Machinery and equipment manufacturers have to make sure that they comply with every detail of the latest standards. There is nothing worse than out-of-date standards – whether here in Europe or in the USA. The end-use application determines the standard to be applied. It is therefore important to know some essential details, such as the structure of the line system, when designing industrial control panels and electrical equipment. There are many different line system configurations in the USA, which is why exact assignment regarding slash or delta ratings are of vital importance. This is also one of the relevant points in UL 508 A. Furthermore, in connection with the Conditions of Acceptability (CoA), it is important to make sure that the components used are really approved for the application concerned – that is to say whether they are UL-listed or UL-recognized.
Many differences in details compared to the IEC standards
These and many other hurdles must be known and correctly overcome. For example, UL 508 A applies to industrial control panels with a voltage up to 600 V for normal ambient conditions. In practice, the standard sets out rules for all important points, from the power infeed to the terminals of the outgoing feeder panel. On the other hand, NFPA 79 is the relevant standard for electrical components in industrial machines and equipment up to 600 V for normal ambient conditions. It applies from the power infeed through to the individual machine modules and is intended to protect both personnel and equipment.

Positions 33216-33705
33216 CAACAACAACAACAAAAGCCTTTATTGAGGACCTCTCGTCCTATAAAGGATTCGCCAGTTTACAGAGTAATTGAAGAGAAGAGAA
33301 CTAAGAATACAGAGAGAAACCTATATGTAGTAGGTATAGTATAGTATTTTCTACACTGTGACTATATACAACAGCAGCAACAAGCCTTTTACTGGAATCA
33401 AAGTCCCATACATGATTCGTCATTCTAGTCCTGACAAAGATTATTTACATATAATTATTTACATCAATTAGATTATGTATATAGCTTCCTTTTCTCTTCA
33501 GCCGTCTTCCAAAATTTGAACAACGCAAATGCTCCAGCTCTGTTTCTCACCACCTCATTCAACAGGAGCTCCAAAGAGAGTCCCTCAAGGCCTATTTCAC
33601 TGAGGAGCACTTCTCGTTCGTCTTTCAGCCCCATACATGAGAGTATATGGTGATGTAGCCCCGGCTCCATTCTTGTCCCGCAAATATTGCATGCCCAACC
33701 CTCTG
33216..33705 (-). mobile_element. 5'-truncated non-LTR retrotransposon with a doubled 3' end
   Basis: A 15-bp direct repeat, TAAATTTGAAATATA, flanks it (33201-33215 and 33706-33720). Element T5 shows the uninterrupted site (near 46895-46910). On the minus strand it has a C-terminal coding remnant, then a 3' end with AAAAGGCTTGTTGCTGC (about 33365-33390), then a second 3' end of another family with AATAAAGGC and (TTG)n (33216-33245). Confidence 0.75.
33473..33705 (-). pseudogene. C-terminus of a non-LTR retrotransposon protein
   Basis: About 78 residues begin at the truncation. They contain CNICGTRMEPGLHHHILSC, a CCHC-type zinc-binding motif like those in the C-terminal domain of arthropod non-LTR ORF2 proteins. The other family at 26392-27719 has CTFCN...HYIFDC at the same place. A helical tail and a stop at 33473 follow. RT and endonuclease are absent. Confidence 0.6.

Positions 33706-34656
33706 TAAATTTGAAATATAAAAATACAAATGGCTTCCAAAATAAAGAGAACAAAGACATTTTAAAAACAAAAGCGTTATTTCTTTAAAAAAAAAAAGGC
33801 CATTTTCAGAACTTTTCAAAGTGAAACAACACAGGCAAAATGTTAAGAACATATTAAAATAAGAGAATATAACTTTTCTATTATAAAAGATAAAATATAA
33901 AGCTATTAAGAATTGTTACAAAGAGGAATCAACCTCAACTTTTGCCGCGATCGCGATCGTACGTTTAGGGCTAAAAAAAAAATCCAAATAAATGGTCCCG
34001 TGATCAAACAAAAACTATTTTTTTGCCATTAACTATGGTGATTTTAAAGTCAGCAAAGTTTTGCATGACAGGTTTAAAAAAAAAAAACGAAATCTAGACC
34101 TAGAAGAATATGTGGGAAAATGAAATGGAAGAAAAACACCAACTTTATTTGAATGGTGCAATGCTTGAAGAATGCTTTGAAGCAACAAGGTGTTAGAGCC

Those who have attended the three-day UL seminar are familiar with the key aspects of standard-compliant industrial control panel manufacture for North America. UL 508 A states specific rules for the ability of the industrial control panel's main circuit to withstand short circuits, whereby an industrial control panel must be marked with an SCCR (short-circuit current rating).
The rules concerning the industrial control panel's infeed are different from those of the IEC, as are the requirements regarding miscellaneous consumers and loads. In contrast to the IEC world, circuit breakers according to UL 489 or fuses according to UL 248-4…12 usually have to be used for these applications. The equipment manufacturer's UL report determines the choice of protection for motor loads on a case-by-case basis. A type F motor starter is typical here, that is to say the combination of motor circuit breakers and contactors tested by the manufacturer.